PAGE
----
What if, instead of working with the objective of your own comfort, you worked purely for the betterment of the human race? Would, perhaps, your own comfort be taken care of by “nature” in some sort of principle of reciprocity?

Fuller wrote:

“”Since nature was clearly intent on making humans successful in support of the integrity of eternally regenerative Universe, it seemed clear that is I undertook ever more humanly favorable physical-environment-producing artifact developments that in fact did improve the chances of all humanity’s successful development, it was quite possible that nature would support my efforts, efforts, provided I were choosing the successively most efficient technical means of so doing. Nature was clearly supporting all her intercomplementary ecological regenerative tasks – ergo, I must so commit myself and must depend upon nature providing the physical means of realization of my invented environment-advantaging artifacts. I noted that nature did not require hydrogen to “earn a living” before allowing hydrogen to behave in the unique manner in which it does. Nature does not require that any of its intercomplementing members “earn a living”.”

Now I don’t want to sound all “The Secret” on you, but there does seem to me to be a principle that, put simply, “if you do good things, good things happen to you”. Karma without the reincarnation. From the moment I started TPN, I had this feeling that this was an important mission. I’ve always felt like I had a purpose. And, that if I did it properly, worked hard, was focused, disciplined, and did it with integrity, that “good things would happen”.

I don’t expect miracles. I don’t expect things will always fall into my lap. But I do believe (not very scientific of me, i know) that if I pursue the right vision, diligently, honestly, and work my ass off, that perhaps I am merely fulfilling the purpose the Universe has for me. Now, again, I’m not suggesting that the Universe is “intelligent” or that there is some sort of mystical “higher power” that “has a plan” for me.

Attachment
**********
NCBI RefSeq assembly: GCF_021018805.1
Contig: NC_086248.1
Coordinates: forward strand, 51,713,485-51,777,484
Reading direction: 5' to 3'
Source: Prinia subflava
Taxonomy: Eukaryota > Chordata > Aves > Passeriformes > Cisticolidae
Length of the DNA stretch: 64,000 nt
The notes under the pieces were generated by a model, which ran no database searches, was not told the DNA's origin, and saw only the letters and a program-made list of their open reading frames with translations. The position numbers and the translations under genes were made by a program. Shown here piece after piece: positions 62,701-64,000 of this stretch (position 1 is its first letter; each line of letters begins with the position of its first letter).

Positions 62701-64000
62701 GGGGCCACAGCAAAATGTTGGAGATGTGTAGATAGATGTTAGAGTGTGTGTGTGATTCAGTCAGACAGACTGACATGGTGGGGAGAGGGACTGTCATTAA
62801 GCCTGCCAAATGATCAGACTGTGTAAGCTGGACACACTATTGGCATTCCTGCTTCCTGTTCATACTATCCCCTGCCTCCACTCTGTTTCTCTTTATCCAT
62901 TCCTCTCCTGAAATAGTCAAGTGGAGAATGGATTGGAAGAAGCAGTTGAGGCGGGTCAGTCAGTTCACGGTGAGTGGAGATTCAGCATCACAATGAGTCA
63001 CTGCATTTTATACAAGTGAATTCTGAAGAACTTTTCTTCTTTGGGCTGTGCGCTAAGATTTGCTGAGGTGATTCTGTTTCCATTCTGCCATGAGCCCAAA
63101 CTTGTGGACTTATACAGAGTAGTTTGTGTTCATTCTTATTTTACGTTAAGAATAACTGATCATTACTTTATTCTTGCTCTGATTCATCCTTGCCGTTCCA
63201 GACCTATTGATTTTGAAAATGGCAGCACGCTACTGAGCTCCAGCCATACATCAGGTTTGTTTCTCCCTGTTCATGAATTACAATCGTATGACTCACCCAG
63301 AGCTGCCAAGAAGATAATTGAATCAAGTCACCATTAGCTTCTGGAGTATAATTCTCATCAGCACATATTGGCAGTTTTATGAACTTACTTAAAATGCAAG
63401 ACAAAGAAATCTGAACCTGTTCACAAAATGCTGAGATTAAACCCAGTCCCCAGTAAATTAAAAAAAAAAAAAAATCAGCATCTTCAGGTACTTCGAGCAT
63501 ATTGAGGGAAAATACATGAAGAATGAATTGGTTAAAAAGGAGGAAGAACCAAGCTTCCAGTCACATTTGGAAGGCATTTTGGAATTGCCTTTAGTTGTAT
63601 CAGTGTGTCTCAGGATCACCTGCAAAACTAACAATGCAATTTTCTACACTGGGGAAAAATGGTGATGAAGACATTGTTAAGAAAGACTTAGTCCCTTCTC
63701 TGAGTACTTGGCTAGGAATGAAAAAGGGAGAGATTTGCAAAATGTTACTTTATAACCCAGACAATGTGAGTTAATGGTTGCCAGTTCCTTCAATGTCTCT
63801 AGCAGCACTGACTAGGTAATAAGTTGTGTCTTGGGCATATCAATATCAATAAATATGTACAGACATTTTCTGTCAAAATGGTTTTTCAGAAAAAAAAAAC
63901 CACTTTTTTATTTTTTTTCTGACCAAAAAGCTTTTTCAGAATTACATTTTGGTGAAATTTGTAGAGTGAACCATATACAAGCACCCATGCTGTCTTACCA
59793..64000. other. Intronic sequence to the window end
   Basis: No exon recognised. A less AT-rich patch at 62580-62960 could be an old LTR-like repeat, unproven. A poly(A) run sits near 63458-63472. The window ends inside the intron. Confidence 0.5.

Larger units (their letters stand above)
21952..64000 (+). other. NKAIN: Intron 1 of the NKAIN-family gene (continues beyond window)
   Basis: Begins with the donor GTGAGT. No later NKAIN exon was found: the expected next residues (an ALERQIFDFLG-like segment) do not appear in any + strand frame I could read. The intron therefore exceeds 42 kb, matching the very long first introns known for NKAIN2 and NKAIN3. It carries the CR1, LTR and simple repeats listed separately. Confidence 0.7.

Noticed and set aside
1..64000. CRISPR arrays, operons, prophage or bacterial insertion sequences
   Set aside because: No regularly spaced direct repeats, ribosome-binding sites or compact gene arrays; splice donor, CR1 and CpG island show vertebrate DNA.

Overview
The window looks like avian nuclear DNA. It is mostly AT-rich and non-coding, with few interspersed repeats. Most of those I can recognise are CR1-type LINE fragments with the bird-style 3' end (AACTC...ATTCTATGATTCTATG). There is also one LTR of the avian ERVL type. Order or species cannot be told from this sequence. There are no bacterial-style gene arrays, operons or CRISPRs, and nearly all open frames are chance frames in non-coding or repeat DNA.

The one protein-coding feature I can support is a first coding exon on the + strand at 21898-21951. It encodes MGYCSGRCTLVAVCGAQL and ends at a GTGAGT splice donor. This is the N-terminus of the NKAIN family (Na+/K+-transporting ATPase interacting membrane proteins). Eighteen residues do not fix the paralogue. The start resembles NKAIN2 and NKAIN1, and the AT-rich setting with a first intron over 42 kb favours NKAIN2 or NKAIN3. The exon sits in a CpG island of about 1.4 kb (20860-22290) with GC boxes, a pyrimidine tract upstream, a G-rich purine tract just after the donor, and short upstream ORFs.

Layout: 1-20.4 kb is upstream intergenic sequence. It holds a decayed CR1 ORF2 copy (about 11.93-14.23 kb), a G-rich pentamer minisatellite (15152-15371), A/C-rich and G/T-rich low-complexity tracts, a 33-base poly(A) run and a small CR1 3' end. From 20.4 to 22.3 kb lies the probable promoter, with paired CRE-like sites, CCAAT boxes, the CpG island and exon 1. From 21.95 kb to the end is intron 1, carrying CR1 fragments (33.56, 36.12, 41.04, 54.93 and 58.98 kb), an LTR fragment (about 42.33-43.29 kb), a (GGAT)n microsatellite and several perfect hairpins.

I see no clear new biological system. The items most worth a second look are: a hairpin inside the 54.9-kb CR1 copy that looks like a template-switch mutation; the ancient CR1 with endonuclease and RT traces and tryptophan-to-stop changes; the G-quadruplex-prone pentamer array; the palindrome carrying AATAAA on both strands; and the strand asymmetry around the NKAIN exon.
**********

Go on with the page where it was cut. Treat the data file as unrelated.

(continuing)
But… humans are made from atoms. Atoms obey the laws of physics and chemistry. Could you say that an atom of oxygen, connected to two atoms of hydrogen, has the purpose of being water? At the moment in time when you observe it as a water molecule, isn’t that it’s purpose? And up a level, on a macro scale, what is the purpose of that molecule of water? To make a cell function? To provide life-giving nutrients to an animal or plant? And that plant, what is its purpose? To feed me?

In the great chain of “purpose”, with every component of the Universe fulfilling its individual task, am I not merely a bunch of atoms, each of them obeying the laws of physics and chemistry? Am I, then, not also obeying the laws of physics and chemistry? Perhaps I, like the oxygen atom, have a role to play, determined, not by some mystical being, but by the laws of physics and chemistry.

Peter Ellyard is fulfilling his role, as mentor and futurist and leader. As he has done that diligently over his lifetime, he has obviously been rewarded in a variety of ways.

If I fulfill my purpose, which I see today as being a cog in the human evolution machine, dragging us an inch closer to the realization of our potential as a species, perhaps the Universe will continue to rise up and support my efforts, naturally and effortlessly?